The possible sentences that can be imposed for financial transaction card fraud convictions depend on the specific type of violation and possibly the alleged offender’s criminal record and the value of the property obtained through the commission of the alleged crime. When an alleged offender is accused of using or attempting to use a card without the consent of the cardholder, using or attempting to use a card he or she knows to be forged, false, fictitious, or obtained in violation of state law, falsely altering, making, or signing any written document pertaining to a card transaction to obtain or attempt to obtain the property of another without the consent of the cardholder, engaging in trafficking of SNAP benefits, or either furnishing money, goods, services, or anything else of value upon presentation of a financial transaction card he or she knows to be forged, expired, or revoked, or knowing that it is presented by a person without authority to use the card, or representing in writing to the issuer that the person has furnished money, goods, services, or anything else of value which has not in fact been furnished, the punishment is based on the value of the property the person obtained or the aggregate amount of the transactions involved in the alleged offense:

  • More Than $35,000 — Up to 20 years in prison and/or a fine of up to $100,000;
  • More Than $2,500, But Not More Than $35,000 — Up to 10 years in prison and/or a fine of up to $20,000;
  • More Than $250, But Not More Than $2,500 — Up to five years in prison and/or a fine of up to $10,000; or
  • Not More Than $250 — Up to one year in jail and/or a fine of up to $3,000. If the alleged offender has been previously convicted of financial transaction card fraud, robbery, burglary, theft, receiving stolen property, or forgery within the preceding five years, then a conviction is punishable by up to five years in prison and/or a fine of up to $10,000.

If an alleged offender is accused of selling or transferring a card he or she knows the cardholder and issuer have not authorized or is forged, false, fictitious, or was obtained in violation of state law, or receiving or possessing two or more cards issued in the name of another, a conviction is punishable by up to three years in prison and/or a fine of up to $5,000.

If an alleged offender is accused of falsely notifying the issuer or any other person of a theft, loss, disappearance, or nonreceipt of a financial transaction card with the intent to defraud or falsely altering, making, or signing any written document pertaining to a card transaction to obtain or attempt to obtain the property of another without the consent of the cardholder and knowing that the cardholder has not given consent, a conviction is punishable by to one year in jail and/or a fine of up to $3,000 if no property, other than the financial transaction card, was obtained by the alleged offender by means of the false statement or false report. If property was obtained by means of the false statement or false report, then the sentence is subject to the same scale based on the value of the property the person obtained or the aggregate amount of the transactions involved listed above.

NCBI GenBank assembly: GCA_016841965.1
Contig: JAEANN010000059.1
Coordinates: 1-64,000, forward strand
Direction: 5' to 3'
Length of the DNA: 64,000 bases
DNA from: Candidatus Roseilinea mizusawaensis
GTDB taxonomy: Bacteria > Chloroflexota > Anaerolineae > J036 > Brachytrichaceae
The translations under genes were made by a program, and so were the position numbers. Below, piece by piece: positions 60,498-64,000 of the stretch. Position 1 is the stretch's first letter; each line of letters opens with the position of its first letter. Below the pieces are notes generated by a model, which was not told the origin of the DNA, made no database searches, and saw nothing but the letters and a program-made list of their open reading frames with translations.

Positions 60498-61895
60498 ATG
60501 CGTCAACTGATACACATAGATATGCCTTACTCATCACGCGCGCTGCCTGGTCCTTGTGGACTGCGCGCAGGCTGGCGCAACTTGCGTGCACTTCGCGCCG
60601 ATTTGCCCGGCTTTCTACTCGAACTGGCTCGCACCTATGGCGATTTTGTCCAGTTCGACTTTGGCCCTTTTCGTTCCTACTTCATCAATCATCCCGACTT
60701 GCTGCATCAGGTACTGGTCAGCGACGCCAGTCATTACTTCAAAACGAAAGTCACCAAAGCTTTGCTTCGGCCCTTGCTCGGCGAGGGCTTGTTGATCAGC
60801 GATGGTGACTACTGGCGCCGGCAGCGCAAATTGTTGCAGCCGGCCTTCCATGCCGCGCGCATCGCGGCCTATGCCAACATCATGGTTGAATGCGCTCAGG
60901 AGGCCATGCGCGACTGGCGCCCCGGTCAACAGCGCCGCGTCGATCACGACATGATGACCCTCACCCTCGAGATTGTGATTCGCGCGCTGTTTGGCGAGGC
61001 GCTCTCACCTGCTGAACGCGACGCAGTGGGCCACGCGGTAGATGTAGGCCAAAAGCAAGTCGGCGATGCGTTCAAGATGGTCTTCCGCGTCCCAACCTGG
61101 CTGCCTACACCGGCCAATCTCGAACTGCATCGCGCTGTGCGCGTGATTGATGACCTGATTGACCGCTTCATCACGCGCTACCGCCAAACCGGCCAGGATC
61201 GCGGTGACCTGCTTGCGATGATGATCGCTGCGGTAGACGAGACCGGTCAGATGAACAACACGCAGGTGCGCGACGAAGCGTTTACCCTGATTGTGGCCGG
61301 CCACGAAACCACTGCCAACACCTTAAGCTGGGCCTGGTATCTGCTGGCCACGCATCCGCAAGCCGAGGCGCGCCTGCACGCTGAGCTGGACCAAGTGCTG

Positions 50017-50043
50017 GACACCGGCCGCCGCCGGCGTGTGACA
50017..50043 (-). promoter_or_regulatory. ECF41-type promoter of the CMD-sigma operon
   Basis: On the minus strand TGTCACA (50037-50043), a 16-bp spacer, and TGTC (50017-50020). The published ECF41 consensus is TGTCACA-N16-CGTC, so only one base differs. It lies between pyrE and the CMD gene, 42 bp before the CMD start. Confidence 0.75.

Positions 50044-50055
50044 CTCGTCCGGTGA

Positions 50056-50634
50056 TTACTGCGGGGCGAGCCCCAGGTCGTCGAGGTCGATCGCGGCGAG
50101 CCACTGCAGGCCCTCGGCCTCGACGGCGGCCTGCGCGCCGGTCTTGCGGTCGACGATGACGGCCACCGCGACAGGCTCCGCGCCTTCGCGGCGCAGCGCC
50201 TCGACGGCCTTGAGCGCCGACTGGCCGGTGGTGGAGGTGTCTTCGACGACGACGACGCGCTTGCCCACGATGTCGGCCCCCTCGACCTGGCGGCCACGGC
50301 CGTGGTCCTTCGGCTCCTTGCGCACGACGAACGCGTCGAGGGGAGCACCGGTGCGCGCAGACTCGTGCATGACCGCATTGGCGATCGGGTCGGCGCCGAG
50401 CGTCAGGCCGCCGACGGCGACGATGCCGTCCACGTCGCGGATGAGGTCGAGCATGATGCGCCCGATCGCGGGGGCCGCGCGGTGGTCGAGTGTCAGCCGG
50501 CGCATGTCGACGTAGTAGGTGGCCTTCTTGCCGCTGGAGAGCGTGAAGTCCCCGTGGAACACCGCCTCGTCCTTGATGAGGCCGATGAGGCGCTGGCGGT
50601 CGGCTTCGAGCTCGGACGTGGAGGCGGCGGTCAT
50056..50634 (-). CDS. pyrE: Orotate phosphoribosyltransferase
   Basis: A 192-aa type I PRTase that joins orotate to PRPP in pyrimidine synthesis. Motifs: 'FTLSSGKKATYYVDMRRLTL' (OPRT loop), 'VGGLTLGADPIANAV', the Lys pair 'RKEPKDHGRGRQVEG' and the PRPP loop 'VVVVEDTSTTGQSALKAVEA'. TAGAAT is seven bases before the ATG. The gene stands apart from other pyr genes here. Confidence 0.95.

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Minnesota Resources for Credit Card Fraud Offenses

Identity/Financial Theft Information | City of Apple Valley — The Apple Valley Police Department put together this informational packet that discusses what people should do if they lose their wallets or their credit cards are stolen. You can learn what steps you should take and all the parties you should contact to protect yourself in the event that you are the victim of credit card fraud. The packet includes links to various agencies.

Apple Valley Police Department
7100 147th Street West
Apple Valley, MN 55124
(952) 953-2700

Financial and Retailers Protection Association (FRPA) — FRPA is a Minnesota-based not-for-profit organization “dedicated exclusively to fighting financial and serious retail property crimes.” On this website, you can find links to several federal and state resources as well as view recent fraud alerts from around the Midwest. You can also learn about various FRPA education programs, including in-person classes, webinars, and specialized training.


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James Blumberg Law | Apple Valley Credit Card Fraud Lawyer

If you think that you could be under investigation or you were already arrested in the Minneapolis-St. Paul area for alleged financial transaction card fraud, it will be in your best interest to retain legal counsel before you make any kind of statement to authorities. James Blumberg Law defends clients in communities throughout Ramsey County, Dakota County, Carver County, Hennepin County, Scott County, Anoka County, and Washington County.

James Blumberg is a skilled criminal defense attorney in Apple Valley who represents clients in Bloomington, Minnetonka, Lakeville, Burnsville, St. Cloud, Eagan, and many other surrounding areas. He can provide an honest and thorough evaluation of your case as soon as you call (952) 431-7758 or fill out an online contact form to take advantage of a free, confidential consultation.


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James L. Blumberg

Attorney James L. Blumberg

As a former prosecutor in the Dakota County Attorney’s Office, James Blumberg has experience on both sides of the criminal courtroom. He knows how to fight to get charges reduced or dismissed for clients in the Twin Cities area.